Soyuz launch launches a series of takeoffs and landings for the rotation of the space station’s crew
NASA astronaut Mark Vande Hei and two Russian cosmonauts will take a Soyuz ferry to the International Space Station early Friday. This is the first step in a record crew rotation that requires two takeoffs and two landings with four different spacecraft in just three weeks.
The launch is scheduled for Friday at 3:42 p.m. (12.42 p.m. local time) from the Baikonur Cosmodrome in Kazakhstan.
The launch takes place just three days before the 60th anniversary of the historic flight of the cosmonaut Yuri Gagarin on April 12, 1961, who was the first man deployed in space. More than 570 men and women have since embarked on the voyage, fueling competition and cooperation between Russia and the United States that culminated in the International Space Station.
“When we first started, we were competing with each other and that was one of the reasons we were so successful in the early days of human space travel,” Vande Hei said at a pre-launch press conference. “And over time we have realized that we can achieve even more by working together. This is still the case today, and I hope that it will continue to do so in the future.”
The Soyuz spacecraft will carry Oleg Novitskiy, the commander of the Soyuz MS-18 / 64S, and the flight engineer Pyotr Dubrov to replace the current seven-person crew at Vande Hei station.
The Soyuz climbed directly into the plane of the orbit of the space station and was supposed to overtake the space station in only two orbits and to dock with the earth-side Rassvet module at 7:07 a.m. CET.
Standing ready to greet them on board will beCommander Sergey Ryzhikov and his two crew members Sergey Kud-Sverchkov and Kate Rubins together with The astronauts Michael Hopkins, Victor Glover, Shannon Walker and the Japanese astronaut Soichi Noguchi.
The expanded crew of 10 will enjoy a week together before Ryzhikov, Kud-Sverchkov and Rubins undock and return to Earth aboard their own Soyuz. They land in the steppes of Kazakhstan on April 17 at 00:56 EDT on a 185-day mission.
Five days later, on April 22nd, at 6:11 a.m., NASA and SpaceX plan to launch a Falcon 9 rocket and Crew Dragon capsule from the Kennedy Space Center in Florida to meet Crew 2 Commander Shane Kimbrough , Megan McArthur and the Japanese Akihiko Hoshide and Thomas Pesquet from ESA to the station, which briefly increases the crew of the laboratory to 11.
After helping their representatives familiarize themselves with ward systems, the– Hopkins, Glover, Walker and Noguchi – will head home and splash off the coast of Florida in the Atlantic on April 28 to complete a 164-day flight, the first operational mission of a SpaceX Crew Dragon.
The exchange of the space station crew is now complete. The Crew 2 astronauts and Soyuz MS-18 / 64S crew are expected to be replaced in late September and mid-October, respectively.
Six months in space could stretch to a year
But Vande Hei, a last-minute addition to the newest Soyuz crew, doesn’t know when to hitch up a trip home. While his flight is officially supposed to last six months, he could live on board the space station for a full year.
This is because NASA managers want to ensure a continuous U.S. presence onboard the laboratory to ensure that a properly trained NASA astronaut is on board at all times to service U.S. systems, even if launches are interrupted or partial Evacuation is forced.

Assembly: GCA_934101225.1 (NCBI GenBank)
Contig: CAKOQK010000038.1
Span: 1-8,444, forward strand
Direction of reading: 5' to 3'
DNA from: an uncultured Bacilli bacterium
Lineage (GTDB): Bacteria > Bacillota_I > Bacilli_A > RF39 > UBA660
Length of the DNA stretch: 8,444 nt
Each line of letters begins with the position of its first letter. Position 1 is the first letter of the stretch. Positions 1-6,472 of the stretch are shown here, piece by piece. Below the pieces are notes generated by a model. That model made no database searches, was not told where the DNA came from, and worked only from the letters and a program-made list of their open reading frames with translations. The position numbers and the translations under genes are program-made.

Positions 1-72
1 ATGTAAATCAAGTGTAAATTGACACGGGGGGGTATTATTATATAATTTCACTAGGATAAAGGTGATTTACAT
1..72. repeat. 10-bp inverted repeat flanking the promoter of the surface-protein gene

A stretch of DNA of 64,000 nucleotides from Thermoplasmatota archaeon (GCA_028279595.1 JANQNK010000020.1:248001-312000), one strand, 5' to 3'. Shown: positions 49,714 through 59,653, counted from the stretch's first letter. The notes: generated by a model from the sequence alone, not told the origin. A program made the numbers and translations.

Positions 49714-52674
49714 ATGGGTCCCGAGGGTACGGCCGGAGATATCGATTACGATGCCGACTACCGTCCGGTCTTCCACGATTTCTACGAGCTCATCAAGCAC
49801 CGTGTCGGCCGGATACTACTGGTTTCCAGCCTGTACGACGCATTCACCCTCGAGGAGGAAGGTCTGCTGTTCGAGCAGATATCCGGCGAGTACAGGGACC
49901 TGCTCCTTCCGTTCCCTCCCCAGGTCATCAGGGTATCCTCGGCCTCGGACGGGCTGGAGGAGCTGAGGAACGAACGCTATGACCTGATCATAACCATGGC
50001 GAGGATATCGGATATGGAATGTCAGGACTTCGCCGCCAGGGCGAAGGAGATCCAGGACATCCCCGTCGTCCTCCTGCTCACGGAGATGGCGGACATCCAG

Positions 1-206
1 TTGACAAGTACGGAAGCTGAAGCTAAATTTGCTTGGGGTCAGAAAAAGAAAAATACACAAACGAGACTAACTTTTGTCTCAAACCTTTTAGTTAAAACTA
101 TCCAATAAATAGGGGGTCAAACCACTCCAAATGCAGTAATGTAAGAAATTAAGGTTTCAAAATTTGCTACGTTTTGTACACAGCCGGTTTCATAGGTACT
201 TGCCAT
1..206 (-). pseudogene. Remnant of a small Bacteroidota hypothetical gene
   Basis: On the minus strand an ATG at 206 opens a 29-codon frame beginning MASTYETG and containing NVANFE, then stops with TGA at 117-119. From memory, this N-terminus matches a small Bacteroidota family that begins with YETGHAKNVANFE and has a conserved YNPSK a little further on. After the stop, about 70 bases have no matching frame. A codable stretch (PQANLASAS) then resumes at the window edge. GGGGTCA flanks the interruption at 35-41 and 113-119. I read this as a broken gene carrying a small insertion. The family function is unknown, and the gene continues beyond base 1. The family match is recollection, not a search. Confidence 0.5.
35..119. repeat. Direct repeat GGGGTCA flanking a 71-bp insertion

“It is planned that I will be on board for six months,” said Vande Hei from Moscow in an interview with CBS News before the start. “Of course it’s a very dynamic situation, so we’re trying to make sure we’re ready for anything. I feel emotionally ready to stay in orbit longer than planned.”
He added, “There are a variety of things that could affect my return (but I am also very confident that no matter what happens, we will make sure we have a continuous presence on the space station in the US . “NASA wants to ensure the continued launch of American astronauts aboard Russian Soyuz spaceships and Russian cosmonauts aboard US ferries, even though the US space agency has funded the development of commercial crew ships to make their sole reliance on Russia for transportation to and from End station.
Russian cosmonauts are not trained to operate NASA’s solar power system, computers, stabilizing gyroscopes, and other systems. Likewise, US astronauts are not prepared to operate Russian propulsion, docking, and other mission-critical systems.
If a medical emergency or other crisis forced a Russian or NASA crew to make an unplanned departure, the remaining crew members trained to operate U.S. or Russian systems – but not both – may not be able to wait the station alone .
NASA also wants to protect against the possibility of a takeoff accident or a major technical problem that could interrupt or suspend the crew’s rotation flights.
Soyuz seats will not be available in the near future – Rubins used the last NASA directly purchased seat – and in any case, NASA is no longer eligible to buy Russian spacecraft rides. Vande Hei’s seat was obtained through Axiom Space in Houston in exchange for a future commercial astronaut flight on a NASA sponsored ferry.
NASA executives hope to reach an agreement with the Russian space agency to ensure crew continuity aboard the station by launching at least one NASA astronaut on board every Soyuz flight and one cosmonaut on board every US commercial occupation mission .
In the meantime, Vande Hei is ready to stay in orbit for how long it will take for a seat to open.
“The stance we are taking is that every step of this (mission) means that I am so much closer to home whether it is six months or more,” he said. “My wife really has a fantastic attitude. I have campaigned for my family several times (but) and this would be a record holder.”
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